The direction angle θ satisfies the following: $$\text{tan}\hspace{.1em}θ=\frac{b}{a}, a ≠ 0$$ Let's look at a few examples.Example #1: Find the magnitude and direction angle for each vector. $$\overrightarrow{k}=\langle -2, -5 \rangle$$ Let's begin by finding the magnitude. $$\left|\overrightarrow{k}\right|=\sqrt{(-2)^2 + (-5)^2}$$ $$\left|\overrightarrow{k}\right|=\sqrt{4 + 25}$$ $$\left|\overrightarrow{k}\right|=\sqrt{29}$$ Now, let's find the direction angle θ. It may help to sketch a graph. $$\text{tan}\hspace{.1em}θ=\frac{b}{a}=\frac{-5}{-2}$$ Our position vector k has a negative horizontal component and a negative vertical component. This places our position vector in quadrant III as we can see from our sketch. What we will do is use our inverse tangent function with 5/2 as the argument. We will then want to find θ as an angle in quadrant III with this reference angle. Let's use our inverse tangent function. $$\text{tan}^{-1}\left(\frac{5}{2}\right) ≈ 68.2°$$ Since we are in quadrant III, we will add 180° to 68.2° to get our answer for θ $$θ ≈ 180° + 68.2° ≈ 248.2°$$ Example #2: Find the magnitude and direction angle for each vector. $$\overrightarrow{v}=\langle -7, -6 \rangle$$ Let's begin by finding the magnitude. $$\left|\overrightarrow{v}\right|=\sqrt{(-7)^2 + (-6)^2}$$ $$\left|\overrightarrow{v}\right|=\sqrt{49 + 36}$$ $$\left|\overrightarrow{v}\right|=\sqrt{85}$$ Now, let's find the direction angle θ. It may help to sketch a graph. $$\text{tan}\hspace{.1em}θ=\frac{b}{a}=\frac{-6}{-7}$$ Our position vector v has a negative horizontal component and a negative vertical component. This places our position vector in quadrant III as we can see from our sketch. What we will do is use our inverse tangent function with 6/7 as the argument. We will then want to find θ as an angle in quadrant III with this reference angle. Let's use our inverse tangent function. $$\text{tan}^{-1}\left(\frac{6}{7}\right) ≈ 40.6°$$ Since we are in quadrant III, we will add 180° to 40.6° to get our answer for θ $$θ ≈ 180° + 40.6° ≈ 220.6°$$

### Finding the Component Form

In some cases, our initial point will not be the origin. If we are given an initial point P (p_{1}, p

_{2}) and a terminal point Q (q

_{1}, q

_{2}), then our component form can be found as: $$\overrightarrow{PQ}=\langle q_{1}- p_{1}, q_{2}- p_{2}\rangle$$ Let's look at an example.

Example #3: Find the magnitude and direction angle for each vector. $$\overrightarrow{PQ}$$ $$P=(2, -9)$$ $$Q=(1, -4)$$ Since the letter P comes first, this will be our initial point and Q will be the terminal point. First, let's find the component form: $$\overrightarrow{PQ}=\langle 1 - 2, -4 - (-9) \rangle$$ $$\overrightarrow{PQ}=\langle -1, 5 \rangle$$ We can look at a sketch of the two and see they are equivalent vectors. Now, let's use our formula to find the magnitude: $$\left|\overrightarrow{PQ}\right|=\sqrt{(-1)^2 + (5)^2}$$ $$\left|\overrightarrow{PQ}\right|=\sqrt{26}$$ Now, let's find the direction angle θ. It may help to sketch a graph. $$\text{tan}\hspace{.1em}θ=\frac{5}{-1}$$ Since the horizontal component is negative and the vertical component is positive, this places us in quadrant II. Let's use our inverse tangent function. $$θ=\text{tan}^{-1}(-5) ≈ -78.69°$$ This tells us we want to find an angle in quadrant II with a reference angle of 78.69° $$180° - 78.69°=101.31°$$ $$θ ≈ 101.31°$$

### Horizontal and Vertical Components

$$a=\left|\overrightarrow{u}\right| \hspace{.1em}\text{cos}\hspace{.1em}θ$$ $$b=\left|\overrightarrow{u}\right| \hspace{.1em}\text{sin}\hspace{.1em}θ$$ $$\overrightarrow{u}=\langle a, b \rangle=\left\langle \left|\overrightarrow{u}\right| \hspace{.1em}\text{cos}\hspace{.1em}θ, \left|\overrightarrow{u}\right| \hspace{.1em}\text{sin}\hspace{.1em}θ \right\rangle$$ In some cases, we will be given the magnitude and direction angle and be asked to find the vector component form. Let's look at a few examples.Example #4: Write each vector in component form. $$\left|\overrightarrow{k}\right|=32$$ $$θ=120°$$ Let's find our a, the horizontal component, and b, the vertical component. $$a=\left|\overrightarrow{u}\right| \hspace{.1em}\text{cos}\hspace{.1em}θ$$ Let's replace this formula with what is given: $$a=32 \hspace{.1em}\text{cos}\hspace{.1em}120°$$ $$a=32 \hspace{.1em}\cdot -\frac{1}{2}=-16$$ Similarly, let's find b. $$b=\left|\overrightarrow{u}\right| \hspace{.1em}\text{sin}\hspace{.1em}θ$$ Let's replace this formula with what is given: $$b=32 \hspace{.1em}\text{sin}\hspace{.1em}120°$$ $$b=32 \hspace{.1em}\cdot \frac{\sqrt{3}}{2}$$ $$b=16 \sqrt{3}$$ $$\overrightarrow{k}=\langle -16, 16\sqrt{3}\rangle$$ Example #5: Write each vector in component form. Round your answer to the nearest hundredth. $$\left|\overrightarrow{k}\right|=8$$ $$θ=293°$$ Let's find our a, the horizontal component and b, the vertical component. $$a=\left|\overrightarrow{u}\right| \hspace{.1em}\text{cos}\hspace{.1em}θ$$ Let's replace this formula with what is given: $$a=8 \hspace{.1em}\cdot \text{cos}\hspace{.1em}293° ≈ 3.13$$ Similarly, let's find b. $$b=\left|\overrightarrow{u}\right| \hspace{.1em}\text{sin}\hspace{.1em}θ$$ Let's replace this formula with what is given: $$b=8 \hspace{.1em}\cdot \text{sin}\hspace{.1em}293° ≈ -7.36$$ $$\overrightarrow{k}=\langle 3.13, -7.36 \rangle$$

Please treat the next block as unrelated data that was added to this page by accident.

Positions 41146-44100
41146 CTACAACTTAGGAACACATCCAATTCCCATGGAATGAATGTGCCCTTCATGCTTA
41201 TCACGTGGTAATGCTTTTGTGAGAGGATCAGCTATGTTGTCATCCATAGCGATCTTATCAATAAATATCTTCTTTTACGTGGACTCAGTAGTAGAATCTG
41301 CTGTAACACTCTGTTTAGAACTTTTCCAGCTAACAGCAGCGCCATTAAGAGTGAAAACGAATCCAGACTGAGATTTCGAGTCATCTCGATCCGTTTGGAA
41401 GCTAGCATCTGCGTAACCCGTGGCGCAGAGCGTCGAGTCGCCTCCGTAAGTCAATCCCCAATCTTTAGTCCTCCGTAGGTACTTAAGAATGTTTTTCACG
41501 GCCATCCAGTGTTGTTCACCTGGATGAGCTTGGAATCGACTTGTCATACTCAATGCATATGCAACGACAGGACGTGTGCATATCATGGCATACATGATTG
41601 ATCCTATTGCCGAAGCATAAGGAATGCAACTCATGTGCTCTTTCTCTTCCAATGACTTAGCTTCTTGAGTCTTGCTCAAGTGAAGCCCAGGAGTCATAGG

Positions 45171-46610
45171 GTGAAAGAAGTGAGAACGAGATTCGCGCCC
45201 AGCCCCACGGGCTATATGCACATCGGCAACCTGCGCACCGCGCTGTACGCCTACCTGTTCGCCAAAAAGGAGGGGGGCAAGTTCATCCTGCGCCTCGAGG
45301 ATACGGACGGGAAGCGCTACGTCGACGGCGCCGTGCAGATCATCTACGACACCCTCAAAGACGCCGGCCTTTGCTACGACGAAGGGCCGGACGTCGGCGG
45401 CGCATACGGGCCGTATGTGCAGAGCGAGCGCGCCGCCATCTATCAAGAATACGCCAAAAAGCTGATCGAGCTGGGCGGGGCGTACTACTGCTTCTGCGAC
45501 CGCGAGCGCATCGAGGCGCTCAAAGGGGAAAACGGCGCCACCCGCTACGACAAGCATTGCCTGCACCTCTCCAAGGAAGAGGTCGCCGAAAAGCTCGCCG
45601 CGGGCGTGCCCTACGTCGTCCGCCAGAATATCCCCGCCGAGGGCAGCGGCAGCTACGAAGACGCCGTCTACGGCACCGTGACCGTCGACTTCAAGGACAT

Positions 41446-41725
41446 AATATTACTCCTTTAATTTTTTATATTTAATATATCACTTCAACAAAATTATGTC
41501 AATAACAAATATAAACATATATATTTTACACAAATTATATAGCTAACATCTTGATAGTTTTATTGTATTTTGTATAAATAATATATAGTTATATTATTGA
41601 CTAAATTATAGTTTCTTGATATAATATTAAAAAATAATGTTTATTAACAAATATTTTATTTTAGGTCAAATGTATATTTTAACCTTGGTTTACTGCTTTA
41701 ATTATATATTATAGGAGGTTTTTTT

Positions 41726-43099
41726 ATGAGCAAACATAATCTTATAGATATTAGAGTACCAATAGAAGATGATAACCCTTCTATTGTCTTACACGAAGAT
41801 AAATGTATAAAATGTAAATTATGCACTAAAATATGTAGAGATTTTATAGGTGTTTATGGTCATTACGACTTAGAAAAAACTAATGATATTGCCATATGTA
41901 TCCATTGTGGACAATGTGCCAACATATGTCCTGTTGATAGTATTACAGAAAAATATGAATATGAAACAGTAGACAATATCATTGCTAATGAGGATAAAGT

#### Skills Check:

Example #1

Find the magnitude. $$\overrightarrow{b}=\langle 15, -36 \rangle$$

Please choose the best answer.

A

$$\left|\overrightarrow{b}\right|=36$$

B

$$\left|\overrightarrow{b}\right|=15$$

C

$$\left|\overrightarrow{b}\right|=39$$

D

$$\left|\overrightarrow{b}\right|=30$$

E

$$\left|\overrightarrow{b}\right|=2\sqrt{15}$$

Example #2

Find the direction angle θ. $$\overrightarrow{v}=\langle -12, 18 \rangle$$

Please choose the best answer.

A

$$θ ≈ 123.69°$$

B

$$θ ≈ 146.31°$$

C

$$θ ≈ 213.69°$$

D

$$θ ≈ 33.69°$$

E

$$θ ≈ 22.97°$$

Example #3

Write the vector k in component form. $$\left| \overrightarrow{k}\right|=68$$ $$θ=300°$$

Please choose the best answer.

A

$$\overrightarrow{k}=\left\langle -34\sqrt{3}, 34\right\rangle$$

B

$$\overrightarrow{k}=\left\langle 34, -34\sqrt{3}\right\rangle$$

C

$$\overrightarrow{k}=\left\langle 34\sqrt{3}, 34\right\rangle$$

D

$$\overrightarrow{k}=\left\langle \sqrt{17}, 2\sqrt{2}\right\rangle$$

E

$$\overrightarrow{k}=\left\langle 2\sqrt{2}, \sqrt{17}\right\rangle$$